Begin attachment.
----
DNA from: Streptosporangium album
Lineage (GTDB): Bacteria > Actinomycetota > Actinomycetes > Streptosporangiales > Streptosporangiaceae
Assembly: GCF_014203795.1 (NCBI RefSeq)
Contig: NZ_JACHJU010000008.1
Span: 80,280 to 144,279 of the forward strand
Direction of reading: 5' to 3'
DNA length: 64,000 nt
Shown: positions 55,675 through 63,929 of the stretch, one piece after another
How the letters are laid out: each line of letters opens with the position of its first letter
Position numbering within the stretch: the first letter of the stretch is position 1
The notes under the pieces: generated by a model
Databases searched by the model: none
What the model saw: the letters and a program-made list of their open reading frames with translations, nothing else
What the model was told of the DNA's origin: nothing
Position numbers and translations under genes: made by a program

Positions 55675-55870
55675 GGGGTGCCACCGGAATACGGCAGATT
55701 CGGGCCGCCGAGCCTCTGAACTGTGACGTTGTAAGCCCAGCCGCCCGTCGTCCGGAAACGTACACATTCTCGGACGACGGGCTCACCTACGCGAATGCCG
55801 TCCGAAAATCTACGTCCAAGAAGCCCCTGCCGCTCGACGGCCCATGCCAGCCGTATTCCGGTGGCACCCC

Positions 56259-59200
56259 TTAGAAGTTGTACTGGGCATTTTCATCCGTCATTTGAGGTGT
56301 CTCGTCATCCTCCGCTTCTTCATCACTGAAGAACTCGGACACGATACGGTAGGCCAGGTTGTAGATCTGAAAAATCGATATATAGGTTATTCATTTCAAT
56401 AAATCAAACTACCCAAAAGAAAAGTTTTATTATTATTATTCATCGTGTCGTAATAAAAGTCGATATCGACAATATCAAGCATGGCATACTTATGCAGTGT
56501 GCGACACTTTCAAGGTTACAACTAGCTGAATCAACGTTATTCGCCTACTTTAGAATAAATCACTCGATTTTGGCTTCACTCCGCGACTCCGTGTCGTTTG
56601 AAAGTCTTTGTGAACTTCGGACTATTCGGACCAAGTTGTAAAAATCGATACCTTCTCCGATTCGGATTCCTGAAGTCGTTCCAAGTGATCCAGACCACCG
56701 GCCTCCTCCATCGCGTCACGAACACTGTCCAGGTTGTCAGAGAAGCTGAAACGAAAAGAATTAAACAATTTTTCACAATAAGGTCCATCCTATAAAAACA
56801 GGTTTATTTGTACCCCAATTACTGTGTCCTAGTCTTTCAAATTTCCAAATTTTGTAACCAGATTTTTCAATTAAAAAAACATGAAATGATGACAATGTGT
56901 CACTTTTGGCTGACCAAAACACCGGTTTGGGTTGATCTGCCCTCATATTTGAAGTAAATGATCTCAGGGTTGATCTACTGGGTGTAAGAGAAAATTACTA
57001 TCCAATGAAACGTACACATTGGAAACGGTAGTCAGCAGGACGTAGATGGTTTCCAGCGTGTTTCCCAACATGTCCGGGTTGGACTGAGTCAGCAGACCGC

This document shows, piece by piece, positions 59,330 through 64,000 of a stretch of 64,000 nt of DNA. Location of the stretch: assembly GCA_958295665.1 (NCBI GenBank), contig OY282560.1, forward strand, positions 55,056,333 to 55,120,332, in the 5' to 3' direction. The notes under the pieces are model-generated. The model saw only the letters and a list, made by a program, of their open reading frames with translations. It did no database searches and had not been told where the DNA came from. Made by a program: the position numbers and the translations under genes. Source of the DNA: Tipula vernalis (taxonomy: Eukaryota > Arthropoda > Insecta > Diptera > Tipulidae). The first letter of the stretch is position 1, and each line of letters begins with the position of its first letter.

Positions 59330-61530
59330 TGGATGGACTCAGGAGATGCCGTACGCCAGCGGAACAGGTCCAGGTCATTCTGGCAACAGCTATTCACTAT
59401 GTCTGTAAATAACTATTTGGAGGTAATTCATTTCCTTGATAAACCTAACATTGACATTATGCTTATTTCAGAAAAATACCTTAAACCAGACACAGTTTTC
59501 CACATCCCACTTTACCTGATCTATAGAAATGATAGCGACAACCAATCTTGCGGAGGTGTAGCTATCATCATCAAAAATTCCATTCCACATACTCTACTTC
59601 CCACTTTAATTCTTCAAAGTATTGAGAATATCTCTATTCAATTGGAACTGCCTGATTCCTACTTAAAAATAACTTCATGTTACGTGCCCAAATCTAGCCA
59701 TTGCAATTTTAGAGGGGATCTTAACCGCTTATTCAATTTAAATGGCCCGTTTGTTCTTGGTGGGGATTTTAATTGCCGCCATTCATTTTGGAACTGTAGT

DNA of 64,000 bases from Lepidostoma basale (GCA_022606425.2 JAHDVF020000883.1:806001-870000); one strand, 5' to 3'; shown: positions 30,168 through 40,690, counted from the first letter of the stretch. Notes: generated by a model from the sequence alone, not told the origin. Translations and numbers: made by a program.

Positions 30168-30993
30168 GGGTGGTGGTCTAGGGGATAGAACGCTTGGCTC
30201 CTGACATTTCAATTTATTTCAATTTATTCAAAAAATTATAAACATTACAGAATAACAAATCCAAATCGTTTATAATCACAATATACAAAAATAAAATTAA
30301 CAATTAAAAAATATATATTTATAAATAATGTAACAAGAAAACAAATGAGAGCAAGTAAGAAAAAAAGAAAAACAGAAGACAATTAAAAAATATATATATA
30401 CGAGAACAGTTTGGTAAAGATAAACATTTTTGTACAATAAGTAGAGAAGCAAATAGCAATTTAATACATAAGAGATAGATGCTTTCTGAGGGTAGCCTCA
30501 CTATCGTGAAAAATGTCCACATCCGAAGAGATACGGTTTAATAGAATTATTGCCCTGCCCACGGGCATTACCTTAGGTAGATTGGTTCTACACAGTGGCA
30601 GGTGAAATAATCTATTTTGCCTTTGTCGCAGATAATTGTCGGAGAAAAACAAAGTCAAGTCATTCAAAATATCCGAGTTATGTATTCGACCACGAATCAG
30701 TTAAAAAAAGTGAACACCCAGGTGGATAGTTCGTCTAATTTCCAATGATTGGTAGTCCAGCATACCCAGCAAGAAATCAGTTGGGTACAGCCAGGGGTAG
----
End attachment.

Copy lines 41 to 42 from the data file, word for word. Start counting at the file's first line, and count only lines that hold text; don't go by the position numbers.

30301 CAATTAAAAAATATATATTTATAAATAATGTAACAAGAAAACAAATGAGAGCAAGTAAGAAAAAAAGAAAAACAGAAGACAATTAAAAAATATATATATA
30401 CGAGAACAGTTTGGTAAAGATAAACATTTTTGTACAATAAGTAGAGAAGCAAATAGCAATTTAATACATAAGAGATAGATGCTTTCTGAGGGTAGCCTCA